by Charlene Paul
Last spring, I got the awe-inspiring idea to get each of our kids a piano for Christmas. So, I set about finding pianos we could afford. I did not, however, share this awe-inspiring idea with my husband because he has moved one too many pianos in his life to be excited about the prospect of moving four or five more.
In late summer, I learned my cousin had a couple of pianos she needed to re-home. One of them was a family heirloom and the other was an old upright church piano. Two pianos, two Christmas gifts.
A few weeks later, we drove to Cedar City, rented a U-Haul truck, and with the help of my cousin’s husband, loaded both pianos, an organ, a chest of drawers, and a small table and chairs to take back to Logandale.
Delivering those pianos directly to each child made sense, but since it was only July and these beautiful musical instruments were Christmas gifts, we brought them home and put them in our office. The organ went in the living room with my piano. The chest of drawers went in the spare bedroom, the small table and chairs found a home on the back patio, and my desk was moved to our bedroom.
In August, a friend casually told me she was selling her piano. Another piano – hot diggity dog – I’ll take it! She then asked if there was anything else I wanted. I told her I wanted to trade the fridge in her office for the fridge in my kitchen since my fridge was the perfect size for her office lunch room and her huge side-by-side white fridge with ice and water in the door was a perfect fit for my kitchen. She agreed.
Later that evening, my husband and I drove to our daughter’s home for dinner. On the way home, I excitedly told him about my latest piano acquisition.
“I can’t believe it, Ken. I hoped and prayed for a way to give the kids pianos, and it seems to be raining pianos!”
“Charlene,” he very calmly replied, “no more pianos!”
We were quiet for a minute, and then I told him about my brilliant refrigerator trade. He deadpanned, “You’re kidding, right?”
Not to be deterred, I reassured him that we could make the refrigerator trade the same time we picked up the piano in Mesquite the next day. He never took his eyes off the road as he said, “Pens, Charlene, pens. The next time you go manic, just buy pens. They are so much lighter to move.” I laughed. He didn’t.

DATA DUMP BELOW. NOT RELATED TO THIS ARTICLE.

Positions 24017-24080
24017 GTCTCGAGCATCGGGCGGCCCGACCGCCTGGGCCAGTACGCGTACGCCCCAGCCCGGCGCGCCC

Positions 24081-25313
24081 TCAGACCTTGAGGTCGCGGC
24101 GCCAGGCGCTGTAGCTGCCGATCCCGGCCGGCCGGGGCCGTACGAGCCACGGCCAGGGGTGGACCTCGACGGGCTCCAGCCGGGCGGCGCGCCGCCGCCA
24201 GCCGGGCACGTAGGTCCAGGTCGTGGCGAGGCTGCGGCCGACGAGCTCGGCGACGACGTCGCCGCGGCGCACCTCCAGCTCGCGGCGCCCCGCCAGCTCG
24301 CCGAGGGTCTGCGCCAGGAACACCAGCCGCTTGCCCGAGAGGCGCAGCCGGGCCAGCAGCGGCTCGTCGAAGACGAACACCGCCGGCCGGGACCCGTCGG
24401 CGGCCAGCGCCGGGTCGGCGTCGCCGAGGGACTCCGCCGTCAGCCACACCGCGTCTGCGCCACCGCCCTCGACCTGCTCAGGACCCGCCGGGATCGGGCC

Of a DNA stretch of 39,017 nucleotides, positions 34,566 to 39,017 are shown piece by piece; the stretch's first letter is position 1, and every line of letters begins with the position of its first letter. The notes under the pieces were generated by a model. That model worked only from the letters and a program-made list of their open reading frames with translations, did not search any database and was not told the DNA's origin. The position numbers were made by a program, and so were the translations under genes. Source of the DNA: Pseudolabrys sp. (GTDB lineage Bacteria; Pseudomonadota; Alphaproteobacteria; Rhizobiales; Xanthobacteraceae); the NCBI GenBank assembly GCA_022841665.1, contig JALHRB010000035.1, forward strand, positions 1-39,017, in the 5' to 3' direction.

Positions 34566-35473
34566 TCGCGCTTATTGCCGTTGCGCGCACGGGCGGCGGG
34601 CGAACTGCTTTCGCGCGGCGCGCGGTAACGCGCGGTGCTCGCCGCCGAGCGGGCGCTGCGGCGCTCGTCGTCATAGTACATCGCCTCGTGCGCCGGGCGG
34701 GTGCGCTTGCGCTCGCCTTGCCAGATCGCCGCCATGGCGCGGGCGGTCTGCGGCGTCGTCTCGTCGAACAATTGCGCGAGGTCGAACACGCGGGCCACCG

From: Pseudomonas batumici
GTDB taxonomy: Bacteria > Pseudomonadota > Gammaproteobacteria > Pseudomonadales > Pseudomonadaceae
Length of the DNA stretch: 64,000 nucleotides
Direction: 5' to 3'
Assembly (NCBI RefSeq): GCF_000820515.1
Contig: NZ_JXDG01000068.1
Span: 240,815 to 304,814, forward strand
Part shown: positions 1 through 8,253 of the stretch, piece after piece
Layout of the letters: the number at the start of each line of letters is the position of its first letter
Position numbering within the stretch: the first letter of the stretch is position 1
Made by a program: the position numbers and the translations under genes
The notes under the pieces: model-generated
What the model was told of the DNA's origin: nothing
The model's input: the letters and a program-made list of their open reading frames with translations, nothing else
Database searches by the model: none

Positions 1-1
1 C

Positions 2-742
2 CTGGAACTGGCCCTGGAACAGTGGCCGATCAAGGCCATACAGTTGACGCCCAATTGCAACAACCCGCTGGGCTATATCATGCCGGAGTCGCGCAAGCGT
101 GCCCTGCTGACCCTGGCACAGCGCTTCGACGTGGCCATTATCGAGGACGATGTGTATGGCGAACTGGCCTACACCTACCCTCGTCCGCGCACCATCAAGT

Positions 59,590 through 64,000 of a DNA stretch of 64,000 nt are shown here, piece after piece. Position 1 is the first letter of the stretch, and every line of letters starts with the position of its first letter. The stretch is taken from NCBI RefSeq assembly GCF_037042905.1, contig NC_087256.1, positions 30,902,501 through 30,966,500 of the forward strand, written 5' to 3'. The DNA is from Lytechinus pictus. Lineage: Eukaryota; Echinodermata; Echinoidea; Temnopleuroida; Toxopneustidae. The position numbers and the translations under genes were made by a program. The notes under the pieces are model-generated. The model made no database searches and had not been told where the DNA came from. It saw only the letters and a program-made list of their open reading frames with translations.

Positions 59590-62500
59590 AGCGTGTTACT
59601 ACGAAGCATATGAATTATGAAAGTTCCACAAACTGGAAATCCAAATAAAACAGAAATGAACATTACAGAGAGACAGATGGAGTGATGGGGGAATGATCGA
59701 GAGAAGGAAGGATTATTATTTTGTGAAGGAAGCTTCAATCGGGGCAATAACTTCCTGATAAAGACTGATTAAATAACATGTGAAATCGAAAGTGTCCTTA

Let me explain his response. When I feel an attack of mania coming on, I obsess about pens. Over the years, I have stockpiled a mass of pens, stored them in bins, stashed them in coffee mugs, and cached them in my purse. My entire family roll their eyes every single time I bring home a new pen – or ten. I have gotten much better over the years, but pens still excite me. In fact, I bought a brand-new pack of fourteen beautifully pigmented pens for my purse the day before writing this story. So, when he told me to buy pens instead of pianos, well . . .
The next day, we traded refrigerators and brought the third piano home. Since there was no room in the living room or office, we put it in our spare bedroom. Four pianos and two organs (I already had one) in our house – I played each one – it was glorious!
Thanksgiving Day, we rented another U-Haul and with the help of a couple of neighbors loaded two pianos and one organ to deliver on our way to Thanksgiving dinner in Las Vegas. (The third piano would go to Phoenix at a later date.)
Once we freed up space in our office, I took apart my desk, moved it out of our bedroom, and nestled it on the same wall as my husband’s. Between our two desks, I placed two colorful drawer units. My beloved pens went in the top drawer nearest my desk and my husband’s stuff went in the drawer unit next to his.
When my husband got home that afternoon, he complimented the look of the office and then we both sat down at our respective desks to work. I was busily typing away when out of the corner of my eye I spied him helping himself to one of my pens. I glared at him until he sheepishly returned it to its place. (You need to know that I would rather loan you my husband than loan you one of my pens.)
The next day, I bought two boxes of cheap clicker pens for his drawer because he is incapable of appreciating the difference between a quality pen and a sharpened stick dunked into an inkwell.
I went to the hardware store to buy some yarn last week. (Yes, our hardware store sells yarn and fabric.) While I was there, I also bought a mousetrap. When my husband got home that evening, I asked him to set it for me. Since there are mice where we live, he didn’t ask any questions, he just pulled back the little lever and latched it. I gently took it from him, opened my pen drawer, and laid it on top of my pens. “You have got to be kidding me! And you made me set the trap.” I smiled and walked out the door.
When the mania rears its head again, I will head to the office supply store with no feeling of guilt whatsoever. My husband will be content as long as it doesn’t involve piano moving. My pens will be safe thanks to my trusty mousetrap.
Maybe I should wait to tell him about the two beautiful pianos I saw yesterday on the yard sale website.